There are a few things in life I've resigned myself to never fully understanding — skinny jeans, the appeal of the Kardashians and how my son loses one sock, every single day, just to name a few.

You can add the way CHSAA's RPI system works to that list.

The Ratings Percentage Index — RPI for short — is the formula the CHSAA uses to determine postseason qualifiers in all team sports. According to the website, "it is a way to measure a team's strength relative to other teams, based largely on the strength of their schedules."

CHSAA even offers a link to a Wikipedia page that explains how RPI works, if you care to do some research into the subject.

I'll be honest, I read about two lines and then decided there were better things to occupy my time, like the latest on the whole Kanye-Kim robbery in Paris fiasco. Apparently she has a travelling jewelry box worth over $4 million. Seriously?

But I digress.

So the RPI rankings for prep football came out for the first time this season on Monday, and it left me scratching my head.

The top 16 teams based on the final RPI rankings will be placed into the postseason bracket. If a conference champion finishes outside the top 16, they will replace the lowest ranked team that is not a conference champion in the bracket.

Makes sense, right? It's when you take a look at the rankings that some of the confusion starts to set in.


One thing I've always liked about team sports is that you know who wins and loses by the final score. It's cut and dried.

But not with the RPI. It seems like who you play is almost as important, if not more so, than actual results.

For example, in Class 5A Regis Jesuit (5-1) leads all teams with RPI score of 0.688. Valor Christian, which sits at 3-3, is third with a 0.653 score. That's one spot ahead of 5-1 Pomona, which beat Valor Christian 23-16 on Sept. 23 and hasn't lost to an instate opponent.


OK, I guess I can live with that. Valor Christian is easily one of the top teams in the state, and the rest of 5A's top 16 makes sense. There are three other 3-3 teams in that mix, and they all are squads that are deserving.

Locally, Legacy is 11th and Fairview, which lost for the first time last week, is No. 12.

Fountain-Fort Carson is just outside that group at No. 17, despite a 2-4 record, one spot ahead of 5-1 Arvada West. The 1-5 Westminster Wolves are 21st. Boulder, which hasn't won a game yet but has played an extremely difficult schedule, is 26th, one spot ahead of the 5-1 Doherty Spartans.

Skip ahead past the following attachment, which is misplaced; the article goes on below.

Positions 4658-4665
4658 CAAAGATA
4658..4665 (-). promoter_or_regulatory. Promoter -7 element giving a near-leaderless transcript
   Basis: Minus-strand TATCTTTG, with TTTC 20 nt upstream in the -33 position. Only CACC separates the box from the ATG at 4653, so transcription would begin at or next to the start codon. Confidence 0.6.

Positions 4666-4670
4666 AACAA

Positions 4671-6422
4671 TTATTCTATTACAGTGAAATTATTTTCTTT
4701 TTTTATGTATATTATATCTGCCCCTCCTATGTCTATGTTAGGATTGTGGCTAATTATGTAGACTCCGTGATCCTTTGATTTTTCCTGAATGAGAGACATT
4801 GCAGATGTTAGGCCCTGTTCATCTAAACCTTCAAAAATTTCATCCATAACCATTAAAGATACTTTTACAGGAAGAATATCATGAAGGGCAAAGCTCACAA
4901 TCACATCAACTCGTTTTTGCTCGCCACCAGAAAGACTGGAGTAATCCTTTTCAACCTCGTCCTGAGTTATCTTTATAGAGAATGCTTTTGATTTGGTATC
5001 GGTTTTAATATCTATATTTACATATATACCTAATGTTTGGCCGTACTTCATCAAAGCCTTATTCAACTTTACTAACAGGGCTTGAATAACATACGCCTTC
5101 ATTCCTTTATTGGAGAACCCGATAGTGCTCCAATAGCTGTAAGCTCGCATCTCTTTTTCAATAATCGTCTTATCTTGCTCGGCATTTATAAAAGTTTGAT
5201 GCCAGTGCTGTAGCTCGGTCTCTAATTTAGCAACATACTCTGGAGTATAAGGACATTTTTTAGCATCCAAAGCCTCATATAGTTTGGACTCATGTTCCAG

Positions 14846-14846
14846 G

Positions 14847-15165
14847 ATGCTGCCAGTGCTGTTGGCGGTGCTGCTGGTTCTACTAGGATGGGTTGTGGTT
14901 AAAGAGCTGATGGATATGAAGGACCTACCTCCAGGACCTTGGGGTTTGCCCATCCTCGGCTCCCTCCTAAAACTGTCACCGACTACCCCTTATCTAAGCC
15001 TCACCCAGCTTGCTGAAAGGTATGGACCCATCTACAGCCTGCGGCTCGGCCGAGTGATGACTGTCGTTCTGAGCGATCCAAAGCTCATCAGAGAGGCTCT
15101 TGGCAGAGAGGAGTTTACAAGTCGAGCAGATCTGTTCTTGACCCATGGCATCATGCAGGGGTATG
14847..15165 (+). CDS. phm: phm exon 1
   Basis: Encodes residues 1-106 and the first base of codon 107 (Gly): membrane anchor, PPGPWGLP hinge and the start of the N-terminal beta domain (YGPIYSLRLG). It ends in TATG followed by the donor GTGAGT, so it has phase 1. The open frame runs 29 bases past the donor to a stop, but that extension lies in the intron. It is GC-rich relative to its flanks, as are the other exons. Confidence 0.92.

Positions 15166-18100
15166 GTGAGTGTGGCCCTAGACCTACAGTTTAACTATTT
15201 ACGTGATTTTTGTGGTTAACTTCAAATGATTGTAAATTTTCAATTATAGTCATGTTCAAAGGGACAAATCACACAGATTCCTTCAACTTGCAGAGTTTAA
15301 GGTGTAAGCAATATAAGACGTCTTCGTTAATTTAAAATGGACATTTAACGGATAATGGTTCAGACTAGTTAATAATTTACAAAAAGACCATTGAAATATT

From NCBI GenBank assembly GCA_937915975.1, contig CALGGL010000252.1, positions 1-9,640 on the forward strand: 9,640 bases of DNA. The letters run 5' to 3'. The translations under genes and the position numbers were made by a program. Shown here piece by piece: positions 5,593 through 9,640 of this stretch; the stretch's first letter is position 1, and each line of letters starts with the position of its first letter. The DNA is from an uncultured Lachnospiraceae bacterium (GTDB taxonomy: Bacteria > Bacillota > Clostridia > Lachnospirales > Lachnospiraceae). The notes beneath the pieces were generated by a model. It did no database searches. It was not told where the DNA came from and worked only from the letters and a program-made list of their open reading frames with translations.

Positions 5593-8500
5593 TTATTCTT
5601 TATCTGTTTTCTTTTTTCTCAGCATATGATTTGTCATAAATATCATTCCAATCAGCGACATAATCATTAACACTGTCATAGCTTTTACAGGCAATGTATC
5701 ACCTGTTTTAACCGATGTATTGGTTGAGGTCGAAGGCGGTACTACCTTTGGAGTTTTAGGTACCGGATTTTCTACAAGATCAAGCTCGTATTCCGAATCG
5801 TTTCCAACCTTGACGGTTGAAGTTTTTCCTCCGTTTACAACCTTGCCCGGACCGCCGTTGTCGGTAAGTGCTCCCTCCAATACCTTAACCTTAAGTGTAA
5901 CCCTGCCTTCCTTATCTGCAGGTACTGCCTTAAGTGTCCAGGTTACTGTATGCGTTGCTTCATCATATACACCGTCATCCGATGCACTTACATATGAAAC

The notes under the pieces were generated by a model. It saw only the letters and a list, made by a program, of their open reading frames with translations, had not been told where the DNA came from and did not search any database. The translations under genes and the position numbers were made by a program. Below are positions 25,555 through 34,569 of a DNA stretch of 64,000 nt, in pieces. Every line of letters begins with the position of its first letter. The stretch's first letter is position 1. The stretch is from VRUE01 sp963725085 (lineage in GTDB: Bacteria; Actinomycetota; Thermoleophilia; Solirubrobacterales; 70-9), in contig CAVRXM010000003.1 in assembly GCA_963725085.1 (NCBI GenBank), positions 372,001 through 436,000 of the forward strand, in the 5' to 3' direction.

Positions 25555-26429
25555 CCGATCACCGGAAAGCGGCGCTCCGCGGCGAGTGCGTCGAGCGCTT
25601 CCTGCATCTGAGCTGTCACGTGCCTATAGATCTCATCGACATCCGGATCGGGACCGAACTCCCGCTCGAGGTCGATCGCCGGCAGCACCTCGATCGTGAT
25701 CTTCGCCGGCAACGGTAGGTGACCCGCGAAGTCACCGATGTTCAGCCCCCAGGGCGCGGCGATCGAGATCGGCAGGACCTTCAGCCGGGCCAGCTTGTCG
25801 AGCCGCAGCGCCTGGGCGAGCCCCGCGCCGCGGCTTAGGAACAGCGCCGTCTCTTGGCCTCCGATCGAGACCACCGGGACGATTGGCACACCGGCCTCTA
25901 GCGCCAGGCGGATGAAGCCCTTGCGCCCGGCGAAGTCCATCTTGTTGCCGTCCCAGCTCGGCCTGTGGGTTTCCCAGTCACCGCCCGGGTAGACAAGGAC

Horizon, at 4-2, is 31st while the 5-1 Aurora Central Trojans are 35th, behind three teams that haven't won a single game this year.

Class 4A , which finds Broomfield third in RPI rankings, doesn't have anything that egregious but it does have it's own perplexing situation featuring a local school. Skyline, which started the year 5-0 before falling to Monarch last Friday, would miss the playoffs if they started this week, sitting at No. 20. There are three schools with a 2-4 record and three teams with a 3-3 mark, including No. 9 Monarch, ahead of the Falcons.

Class 3A's standings make sense, in that all but one of the top 16 teams has at least four wins. Five BoCo-area teams are in the top 16 (No. 4 Mead, No. 5 Erie, No. 8 Silver Creek, No. 12 Longmont and No. 14 Holy Family). Centaurus, which missed out on the playoffs last season despite a 7-3 mark, is the first team out at No. 17.

Proponents of the RPI system say not to panic, that it will all make sense when the regular season comes to an end. That the most deserving teams will make the playoffs.

I hope so. I can understand when league champions with lesser records are awarded playoff spots — that's why you have leagues. But it bothers me to think that teams can go 8-2 or 7-3 and won't make the playoffs, while a team that goes 6-4 or worse will get in because of some kind of formula.

I guess I'll hold judgement until the season is over. Until then, I can worry about other things, like where in the heck my kid's socks go.

News and notes

• Another thing I struggle figuring out sometimes is how decisions are made considering where certain CHSAA events are scheduled. I understand the want to spread out state championships around the state, so I'm fine with 4A tennis being in Pueblo, and 5A golf in Grand Junction. But next week's cross country regionals leave me perplexed.

We have five area teams  that have to travel more than two hours to Yuma for a Class 2A "regional." How is that remotely in the "region?"

• Speaking of cross country, Silver Creek pulled off an impressive feat last week as the Raptors won the boys title at the Northern League championship, sweeping the top three spots. Brock Dykema finished first at 15:53, followed by teammates James Lee (16:09) and Logan Simmington (16:12).

Centaurus, paced by fabulous freshman Riley Geldean's second place finish (18:53), won the girls team title.

• CHSAA announced last week that the state basketball tournaments will move to new sites this spring. The semifinals and championship games in 4A and 5A will no longer be played at the University of Colorado, instead moving to the Denver Coliseum. The University of Denver will host 3A, while the Budweiser Events Center in Loveland will be the home of 2A. Greeley and the University of Northern Colorado will host 1A.

• Remember to check out the podcast where each week we break down the area's biggest stories. New episodes are uploaded every Thursday and you can find it, along with past podcasts, at

Feel free to contact me with questions, suggestions or story ideas at 303-473-1315 or